Thursday, February 18, 2010

Solo Travel

Blame Auntie Pauline. I got this yen for traveling at her knee. All those damned slide shows from Uncle Warren - “ahhhh yes, and this is the ruins of Chalcis, note the happy beggars.”

When I was about 16, old enough that my Dad had some confidence in me, and I had some basic common sense, I started my solo travel. First to Europe, then the Middle East, Northern Africa and eventually to the Caribbean, Polynesia and Central America. In my second year of university, my fairy godmother/professor waved her magic wand and the next thing I knew, I was studying archaeology in Rome. In fact, I turned 18 in Rome. Now that I’m older and wiser, I am in awe of my father’s bravery in sending his little girl off to a foreign country to live. Such courage on his part; such blithe and blissful ignorance on mine.

Sure I’ve had great fun traveling with friends, but it seemed that whenever I had the money and the time, they didn’t. So, I had to choose between waiting around for them or just – go on my own.

As a young woman, it was an adventure. Being a “scholar” had a certain cachet and got me out of a few jams. Then came those years when I had to know when to convincingly deliver the I’m-so-sorry-I have-a headache line (and when NOT to) in any number of languages - to amorous lotharios. Later, I'll tell you about the Kamaki King contest in Skiathos.

The Greeks are always astonished that I travel alone, but terribly moved that I keep coming back to visit their country. When I was younger, I used to find myself inventing excuses why I was alone or – worse – inventing an imaginary husband and 3 strapping sons. Now that I am 50, I am not compelled to make the same excuses. Now, I have to polish the I-really-don’t-want-a younger-lover- story. Traveling alone means you have to figure stuff out on your own; you have no one to consult with on the road less traveled and no one to watch your oversized suitcase while you nip over to the kiosk to get some gum. (*TIP: traveling solo means you learn to travel light!)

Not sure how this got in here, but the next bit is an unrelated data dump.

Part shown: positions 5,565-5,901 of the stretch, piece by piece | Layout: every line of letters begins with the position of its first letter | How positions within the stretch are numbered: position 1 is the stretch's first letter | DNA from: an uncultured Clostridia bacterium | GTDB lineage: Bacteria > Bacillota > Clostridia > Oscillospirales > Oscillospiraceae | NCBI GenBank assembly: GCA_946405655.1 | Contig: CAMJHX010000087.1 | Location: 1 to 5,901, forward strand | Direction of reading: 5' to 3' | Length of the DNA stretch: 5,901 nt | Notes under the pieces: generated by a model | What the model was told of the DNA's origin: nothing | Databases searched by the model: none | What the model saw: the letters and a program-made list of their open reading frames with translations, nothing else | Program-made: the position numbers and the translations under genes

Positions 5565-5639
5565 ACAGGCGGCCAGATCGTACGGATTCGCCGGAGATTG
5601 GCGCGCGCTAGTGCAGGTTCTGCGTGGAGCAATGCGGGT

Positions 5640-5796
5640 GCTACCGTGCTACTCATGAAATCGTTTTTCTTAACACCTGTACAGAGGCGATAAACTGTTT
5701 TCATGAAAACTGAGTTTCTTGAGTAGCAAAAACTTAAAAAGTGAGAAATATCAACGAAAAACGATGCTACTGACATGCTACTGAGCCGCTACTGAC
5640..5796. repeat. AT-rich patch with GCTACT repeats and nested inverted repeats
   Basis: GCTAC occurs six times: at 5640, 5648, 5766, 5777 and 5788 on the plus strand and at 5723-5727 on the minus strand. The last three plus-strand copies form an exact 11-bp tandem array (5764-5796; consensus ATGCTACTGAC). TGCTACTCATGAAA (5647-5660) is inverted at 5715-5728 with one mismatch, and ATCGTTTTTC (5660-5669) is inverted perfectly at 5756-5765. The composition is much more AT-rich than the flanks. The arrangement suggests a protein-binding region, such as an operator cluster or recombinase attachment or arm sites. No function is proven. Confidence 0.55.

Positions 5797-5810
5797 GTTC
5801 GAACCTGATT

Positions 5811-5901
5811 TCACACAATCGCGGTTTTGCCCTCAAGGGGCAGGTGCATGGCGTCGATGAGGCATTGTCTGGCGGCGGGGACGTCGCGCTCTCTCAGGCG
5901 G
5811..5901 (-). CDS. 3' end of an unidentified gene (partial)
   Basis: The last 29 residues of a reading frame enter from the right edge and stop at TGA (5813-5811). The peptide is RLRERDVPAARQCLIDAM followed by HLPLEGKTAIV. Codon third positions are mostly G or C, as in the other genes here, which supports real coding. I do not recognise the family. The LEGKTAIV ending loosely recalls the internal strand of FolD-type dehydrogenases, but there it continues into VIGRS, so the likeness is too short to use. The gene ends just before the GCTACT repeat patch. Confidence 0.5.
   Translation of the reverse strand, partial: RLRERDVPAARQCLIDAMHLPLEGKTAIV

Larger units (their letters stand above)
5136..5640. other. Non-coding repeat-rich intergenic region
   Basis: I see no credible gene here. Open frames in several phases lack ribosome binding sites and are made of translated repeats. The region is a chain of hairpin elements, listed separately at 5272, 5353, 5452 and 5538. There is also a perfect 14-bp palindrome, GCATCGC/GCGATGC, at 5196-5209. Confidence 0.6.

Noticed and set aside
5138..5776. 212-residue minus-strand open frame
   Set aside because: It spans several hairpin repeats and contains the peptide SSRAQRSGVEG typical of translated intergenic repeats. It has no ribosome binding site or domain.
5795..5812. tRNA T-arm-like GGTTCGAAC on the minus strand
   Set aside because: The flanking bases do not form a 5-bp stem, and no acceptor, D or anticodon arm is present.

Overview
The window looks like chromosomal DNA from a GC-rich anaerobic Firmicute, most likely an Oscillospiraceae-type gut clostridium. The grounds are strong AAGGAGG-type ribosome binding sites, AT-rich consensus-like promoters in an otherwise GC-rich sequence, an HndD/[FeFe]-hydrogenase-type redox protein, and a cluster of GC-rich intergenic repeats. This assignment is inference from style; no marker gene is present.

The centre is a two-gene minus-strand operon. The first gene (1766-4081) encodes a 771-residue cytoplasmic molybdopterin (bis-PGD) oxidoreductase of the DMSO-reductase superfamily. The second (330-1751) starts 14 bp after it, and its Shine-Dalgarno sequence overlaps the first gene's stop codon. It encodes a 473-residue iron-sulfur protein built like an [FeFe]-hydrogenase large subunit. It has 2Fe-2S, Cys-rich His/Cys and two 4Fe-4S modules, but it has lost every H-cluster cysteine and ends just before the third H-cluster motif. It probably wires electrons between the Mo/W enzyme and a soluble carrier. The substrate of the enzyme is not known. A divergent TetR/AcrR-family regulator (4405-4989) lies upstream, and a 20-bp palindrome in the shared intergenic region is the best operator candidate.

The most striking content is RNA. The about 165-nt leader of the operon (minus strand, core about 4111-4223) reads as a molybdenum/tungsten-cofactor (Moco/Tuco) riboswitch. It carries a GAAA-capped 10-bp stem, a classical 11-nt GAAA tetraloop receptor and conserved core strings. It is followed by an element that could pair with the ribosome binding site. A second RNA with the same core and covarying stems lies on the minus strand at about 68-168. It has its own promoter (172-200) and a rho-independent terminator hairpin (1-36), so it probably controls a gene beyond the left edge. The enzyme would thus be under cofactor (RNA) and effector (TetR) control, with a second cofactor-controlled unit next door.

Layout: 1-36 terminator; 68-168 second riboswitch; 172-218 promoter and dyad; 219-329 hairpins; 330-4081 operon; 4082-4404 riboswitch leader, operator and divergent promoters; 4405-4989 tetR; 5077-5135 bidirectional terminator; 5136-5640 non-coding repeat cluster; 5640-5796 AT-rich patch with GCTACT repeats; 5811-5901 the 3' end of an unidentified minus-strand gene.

Solo travel has its challenges and lonely moments, but it also has a lot of freedom. I sleep in if I want to and I often have an agenda of what I’m NOT going to do today. For example, today – I am not going to the museum. I am also not going to see the archaeological ruins of the temple and, if I can possibly squeeze it in, I am not going to the local art gallery. Today, I am going to sit in the café, eat fresh pistachios, drink a carafe of local barrel wine, read the Guardian and watch the world go by – and not answer to anyone or follow anyone else’s “if-it’s-Tuesday-it-must-be-Belgium” agenda.

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